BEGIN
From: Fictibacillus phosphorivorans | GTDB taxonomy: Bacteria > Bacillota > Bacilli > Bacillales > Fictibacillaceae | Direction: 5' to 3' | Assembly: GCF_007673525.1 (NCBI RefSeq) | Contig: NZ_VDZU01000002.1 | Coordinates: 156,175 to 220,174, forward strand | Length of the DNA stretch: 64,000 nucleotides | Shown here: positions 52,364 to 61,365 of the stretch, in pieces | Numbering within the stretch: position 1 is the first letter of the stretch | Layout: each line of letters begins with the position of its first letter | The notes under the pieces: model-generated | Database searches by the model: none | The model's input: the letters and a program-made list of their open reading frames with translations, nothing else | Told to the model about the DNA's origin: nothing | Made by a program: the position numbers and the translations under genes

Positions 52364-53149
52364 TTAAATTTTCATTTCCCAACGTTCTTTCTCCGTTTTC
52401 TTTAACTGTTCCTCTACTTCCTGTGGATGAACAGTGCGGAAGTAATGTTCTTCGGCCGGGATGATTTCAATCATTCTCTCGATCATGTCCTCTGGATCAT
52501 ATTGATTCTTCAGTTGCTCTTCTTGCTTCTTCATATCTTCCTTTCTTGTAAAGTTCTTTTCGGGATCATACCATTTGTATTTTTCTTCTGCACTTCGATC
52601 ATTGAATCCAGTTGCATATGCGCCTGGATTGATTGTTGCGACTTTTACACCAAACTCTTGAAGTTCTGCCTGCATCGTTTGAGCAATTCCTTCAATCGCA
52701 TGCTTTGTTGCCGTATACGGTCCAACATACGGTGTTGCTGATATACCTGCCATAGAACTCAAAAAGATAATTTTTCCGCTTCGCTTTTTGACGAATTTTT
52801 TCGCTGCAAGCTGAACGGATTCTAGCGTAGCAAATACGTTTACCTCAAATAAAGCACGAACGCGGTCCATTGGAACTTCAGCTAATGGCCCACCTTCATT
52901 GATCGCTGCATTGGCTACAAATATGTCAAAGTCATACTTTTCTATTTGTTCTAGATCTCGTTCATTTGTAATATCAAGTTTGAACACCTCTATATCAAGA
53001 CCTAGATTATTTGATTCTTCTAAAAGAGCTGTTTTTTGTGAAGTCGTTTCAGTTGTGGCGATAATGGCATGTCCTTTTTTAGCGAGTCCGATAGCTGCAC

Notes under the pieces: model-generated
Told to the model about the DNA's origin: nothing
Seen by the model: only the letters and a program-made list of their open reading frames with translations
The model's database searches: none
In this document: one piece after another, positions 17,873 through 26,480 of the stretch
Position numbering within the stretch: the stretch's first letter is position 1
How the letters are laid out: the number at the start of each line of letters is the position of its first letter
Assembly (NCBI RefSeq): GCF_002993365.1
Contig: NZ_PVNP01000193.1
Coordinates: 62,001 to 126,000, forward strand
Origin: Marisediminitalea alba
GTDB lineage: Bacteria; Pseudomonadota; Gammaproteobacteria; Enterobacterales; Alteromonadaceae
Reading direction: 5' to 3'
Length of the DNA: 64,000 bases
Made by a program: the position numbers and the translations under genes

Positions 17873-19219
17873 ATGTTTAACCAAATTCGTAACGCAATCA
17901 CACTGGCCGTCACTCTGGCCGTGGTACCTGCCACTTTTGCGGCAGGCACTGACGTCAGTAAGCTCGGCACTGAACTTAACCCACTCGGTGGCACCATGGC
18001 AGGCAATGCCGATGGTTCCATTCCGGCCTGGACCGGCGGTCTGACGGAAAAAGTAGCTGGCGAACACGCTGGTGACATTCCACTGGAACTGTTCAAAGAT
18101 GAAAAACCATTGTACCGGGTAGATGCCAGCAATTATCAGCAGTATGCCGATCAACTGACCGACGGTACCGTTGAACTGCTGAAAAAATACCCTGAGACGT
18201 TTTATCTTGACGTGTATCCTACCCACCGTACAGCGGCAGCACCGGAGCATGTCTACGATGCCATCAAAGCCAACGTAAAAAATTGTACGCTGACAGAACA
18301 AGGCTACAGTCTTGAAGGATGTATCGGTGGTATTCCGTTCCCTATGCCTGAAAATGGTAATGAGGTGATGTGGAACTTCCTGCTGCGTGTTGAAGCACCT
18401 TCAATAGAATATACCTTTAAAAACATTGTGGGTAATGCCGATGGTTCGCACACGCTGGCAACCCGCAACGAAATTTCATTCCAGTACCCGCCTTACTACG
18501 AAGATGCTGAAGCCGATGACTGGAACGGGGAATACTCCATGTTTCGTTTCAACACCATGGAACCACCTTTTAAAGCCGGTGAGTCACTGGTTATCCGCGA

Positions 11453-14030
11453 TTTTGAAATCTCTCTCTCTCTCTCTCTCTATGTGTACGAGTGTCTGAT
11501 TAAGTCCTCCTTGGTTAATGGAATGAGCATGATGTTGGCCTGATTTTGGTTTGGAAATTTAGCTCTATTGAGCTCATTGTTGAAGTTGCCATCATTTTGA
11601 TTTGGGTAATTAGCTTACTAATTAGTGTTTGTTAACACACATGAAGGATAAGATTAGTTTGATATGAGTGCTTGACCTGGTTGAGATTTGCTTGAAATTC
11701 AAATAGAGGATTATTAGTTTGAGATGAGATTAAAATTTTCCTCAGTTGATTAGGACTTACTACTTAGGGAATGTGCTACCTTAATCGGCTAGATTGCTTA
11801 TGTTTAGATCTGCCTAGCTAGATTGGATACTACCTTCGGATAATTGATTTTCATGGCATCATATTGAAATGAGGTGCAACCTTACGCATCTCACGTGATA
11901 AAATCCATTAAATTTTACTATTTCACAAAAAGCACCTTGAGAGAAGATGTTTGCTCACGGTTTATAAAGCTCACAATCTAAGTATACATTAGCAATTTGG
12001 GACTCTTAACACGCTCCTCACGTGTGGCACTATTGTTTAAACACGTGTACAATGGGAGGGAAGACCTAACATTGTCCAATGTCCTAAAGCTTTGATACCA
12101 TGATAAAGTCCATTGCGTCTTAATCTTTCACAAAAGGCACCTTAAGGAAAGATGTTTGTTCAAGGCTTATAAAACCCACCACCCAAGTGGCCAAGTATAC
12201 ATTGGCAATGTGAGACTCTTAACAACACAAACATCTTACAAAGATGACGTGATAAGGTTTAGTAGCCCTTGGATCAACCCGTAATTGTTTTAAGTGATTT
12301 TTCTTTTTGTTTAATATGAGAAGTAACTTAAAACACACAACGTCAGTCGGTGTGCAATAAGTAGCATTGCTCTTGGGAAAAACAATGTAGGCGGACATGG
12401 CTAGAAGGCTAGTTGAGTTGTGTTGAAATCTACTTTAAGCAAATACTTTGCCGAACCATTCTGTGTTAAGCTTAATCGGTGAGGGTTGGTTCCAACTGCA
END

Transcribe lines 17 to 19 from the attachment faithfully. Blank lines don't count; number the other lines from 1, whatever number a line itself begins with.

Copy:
How the letters are laid out: the number at the start of each line of letters is the position of its first letter
Assembly (NCBI RefSeq): GCF_002993365.1
Contig: NZ_PVNP01000193.1